Troopers at two posts increase drug arrests
By Joe Gorman
Ohio State Highway Patrol troopers at the Trumbull and Columbiana County posts have posted more drug arrests in the first six months of 2013 than they did last year while Mahoning is lagging behind.
Commanders of the posts in Southington, Lisbon and Canfield also said they are doing more with less, as all three posts are experiencing a shortage of troopers.
Lt. Brian Holt, who heads the Southington Post, said troopers were given a new emphasis at the beginning of the year as authorities in Columbus gave troopers across the state a new mandate to look for more drug and firearm offenses as well as concentrate on more operating-a-vehicle-impaired arrests, instead of only looking for traffic infractions.
Statistics provided by the patrol show that Southington’s troopers have recorded 112 drug violations or arrests through June 10. In the same time frame in 2012, 67 such cases were reported.
Holt said troopers have received increased training for making more of those traffic stops, and it has paid off.
“I was fully expecting this,” Holt said.
His troopers also have eight more felony arrests this year than they did at the same time last year and have seized two more weapons as well.
Holt said the focus on guns and drugs will continue throughout the year.
In Lisbon, post commander Lt. Joe Dragovich said his post is unusual because no major interstate cuts through it. The two major roads are state Routes 7 and 11, which means most of their drug seizures are on the rural roads.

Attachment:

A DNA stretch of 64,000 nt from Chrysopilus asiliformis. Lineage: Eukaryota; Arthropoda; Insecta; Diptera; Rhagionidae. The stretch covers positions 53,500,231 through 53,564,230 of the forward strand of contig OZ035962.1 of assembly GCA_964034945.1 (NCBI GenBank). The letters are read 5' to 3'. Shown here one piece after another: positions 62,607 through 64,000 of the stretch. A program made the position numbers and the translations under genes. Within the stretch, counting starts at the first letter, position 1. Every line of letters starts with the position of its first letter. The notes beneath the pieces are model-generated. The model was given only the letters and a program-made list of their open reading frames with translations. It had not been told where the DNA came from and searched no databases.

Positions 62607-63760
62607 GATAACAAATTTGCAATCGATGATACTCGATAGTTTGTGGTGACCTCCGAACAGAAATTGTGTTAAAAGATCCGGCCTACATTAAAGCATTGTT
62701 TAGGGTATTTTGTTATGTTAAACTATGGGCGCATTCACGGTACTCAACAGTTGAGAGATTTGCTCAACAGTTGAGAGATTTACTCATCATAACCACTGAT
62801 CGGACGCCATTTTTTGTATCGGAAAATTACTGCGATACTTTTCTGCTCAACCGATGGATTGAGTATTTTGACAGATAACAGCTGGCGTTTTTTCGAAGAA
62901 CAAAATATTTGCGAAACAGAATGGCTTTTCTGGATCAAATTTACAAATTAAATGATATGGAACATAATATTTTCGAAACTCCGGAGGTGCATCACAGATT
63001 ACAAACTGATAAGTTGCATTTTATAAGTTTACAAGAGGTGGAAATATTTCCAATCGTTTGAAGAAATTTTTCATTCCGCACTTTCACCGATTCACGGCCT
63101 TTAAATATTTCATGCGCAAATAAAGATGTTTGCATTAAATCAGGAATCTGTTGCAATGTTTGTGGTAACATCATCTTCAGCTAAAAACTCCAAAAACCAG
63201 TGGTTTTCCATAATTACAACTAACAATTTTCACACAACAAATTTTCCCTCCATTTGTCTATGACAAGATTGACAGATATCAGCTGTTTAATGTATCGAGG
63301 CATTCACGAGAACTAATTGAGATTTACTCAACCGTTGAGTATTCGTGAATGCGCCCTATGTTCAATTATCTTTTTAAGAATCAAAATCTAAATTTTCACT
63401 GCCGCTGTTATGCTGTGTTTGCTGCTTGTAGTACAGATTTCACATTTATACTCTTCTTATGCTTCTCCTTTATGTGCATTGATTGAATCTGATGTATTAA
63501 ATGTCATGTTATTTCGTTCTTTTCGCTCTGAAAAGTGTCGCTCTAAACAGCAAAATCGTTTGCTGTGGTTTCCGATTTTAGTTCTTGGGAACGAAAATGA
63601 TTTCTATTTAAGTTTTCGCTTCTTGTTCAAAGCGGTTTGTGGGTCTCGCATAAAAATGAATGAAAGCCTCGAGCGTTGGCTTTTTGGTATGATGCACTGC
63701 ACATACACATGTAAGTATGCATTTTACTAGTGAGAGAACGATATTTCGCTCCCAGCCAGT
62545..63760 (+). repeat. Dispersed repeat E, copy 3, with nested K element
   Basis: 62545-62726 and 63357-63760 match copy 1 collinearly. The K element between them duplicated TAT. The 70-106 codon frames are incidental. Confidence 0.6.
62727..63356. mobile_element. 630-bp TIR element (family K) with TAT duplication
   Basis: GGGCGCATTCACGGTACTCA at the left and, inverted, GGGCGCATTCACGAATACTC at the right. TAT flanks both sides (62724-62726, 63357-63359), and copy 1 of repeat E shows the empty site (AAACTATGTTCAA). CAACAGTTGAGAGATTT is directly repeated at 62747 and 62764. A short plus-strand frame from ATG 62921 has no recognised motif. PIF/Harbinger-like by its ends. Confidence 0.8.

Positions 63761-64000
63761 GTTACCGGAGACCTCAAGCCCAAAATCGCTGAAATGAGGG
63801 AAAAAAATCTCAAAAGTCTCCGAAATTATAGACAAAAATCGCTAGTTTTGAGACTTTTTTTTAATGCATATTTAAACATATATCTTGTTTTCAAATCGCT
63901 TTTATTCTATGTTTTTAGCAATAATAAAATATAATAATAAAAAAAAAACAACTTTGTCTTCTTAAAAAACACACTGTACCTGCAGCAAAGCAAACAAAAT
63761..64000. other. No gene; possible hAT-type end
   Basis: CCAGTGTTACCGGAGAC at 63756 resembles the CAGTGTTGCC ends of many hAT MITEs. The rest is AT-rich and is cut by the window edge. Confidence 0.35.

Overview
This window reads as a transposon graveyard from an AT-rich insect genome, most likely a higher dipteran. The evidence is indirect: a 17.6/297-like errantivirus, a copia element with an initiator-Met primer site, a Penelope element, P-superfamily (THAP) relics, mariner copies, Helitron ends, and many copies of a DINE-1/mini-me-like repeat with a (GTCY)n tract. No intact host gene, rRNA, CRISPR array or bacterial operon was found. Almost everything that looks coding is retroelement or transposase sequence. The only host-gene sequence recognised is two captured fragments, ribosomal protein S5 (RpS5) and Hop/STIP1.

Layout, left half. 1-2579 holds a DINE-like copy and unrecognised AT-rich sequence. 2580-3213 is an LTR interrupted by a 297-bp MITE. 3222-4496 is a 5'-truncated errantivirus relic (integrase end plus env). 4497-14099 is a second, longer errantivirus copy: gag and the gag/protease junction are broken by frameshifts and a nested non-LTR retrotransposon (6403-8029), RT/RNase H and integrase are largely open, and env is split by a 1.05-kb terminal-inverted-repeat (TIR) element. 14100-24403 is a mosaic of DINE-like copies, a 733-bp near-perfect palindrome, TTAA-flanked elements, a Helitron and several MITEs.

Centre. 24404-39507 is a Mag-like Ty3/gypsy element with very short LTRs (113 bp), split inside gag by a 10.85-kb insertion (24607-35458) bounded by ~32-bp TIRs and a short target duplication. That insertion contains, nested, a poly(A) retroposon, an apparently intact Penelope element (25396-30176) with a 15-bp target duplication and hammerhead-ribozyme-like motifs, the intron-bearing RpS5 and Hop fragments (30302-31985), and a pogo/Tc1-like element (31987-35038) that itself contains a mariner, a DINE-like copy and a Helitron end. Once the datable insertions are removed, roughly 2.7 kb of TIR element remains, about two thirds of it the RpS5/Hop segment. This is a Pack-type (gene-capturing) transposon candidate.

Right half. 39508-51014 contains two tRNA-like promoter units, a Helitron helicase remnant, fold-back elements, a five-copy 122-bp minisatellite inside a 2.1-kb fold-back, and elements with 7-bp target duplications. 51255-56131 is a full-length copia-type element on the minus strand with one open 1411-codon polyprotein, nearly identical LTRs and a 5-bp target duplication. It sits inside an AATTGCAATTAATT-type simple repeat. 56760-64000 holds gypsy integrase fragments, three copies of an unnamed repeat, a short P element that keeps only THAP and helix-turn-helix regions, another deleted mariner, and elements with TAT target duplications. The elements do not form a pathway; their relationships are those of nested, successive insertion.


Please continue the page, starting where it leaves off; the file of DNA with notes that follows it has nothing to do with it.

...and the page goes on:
So far in 2013, Lisbon Post troopers have recorded 24 drug violations, compared with 13 during the same time frame in 2012. They also have seized three weapons as compared to none in 2012 during the same time and have the same number of felony arrests at seven.
“We’re having more success in the rural areas,” Dragovich said.
Dragovich said his post has benefited from having troopers who have a knack for finding drugs and guns, and that has been a big reason why their numbers are up so far this year.
Dragovich said enhanced training is paying off and the statistics show it.
“It’s a new mindset now,” Dragovich said.
In Mahoning County, Sgt. Michael Wilson of the Canfield Post said his post as of June 10 had 60 drug violations recorded, as opposed to 104 during the same time frame in 2012.
He said bad weather has hampered interdiction efforts because troopers often have to handle a lot of accident calls and do not have time for patrol. Also, drug dealers may be taking different routes through the county or avoiding it, and the manpower at the post is low.
All three officers said their posts have fewer troopers to work with than last year.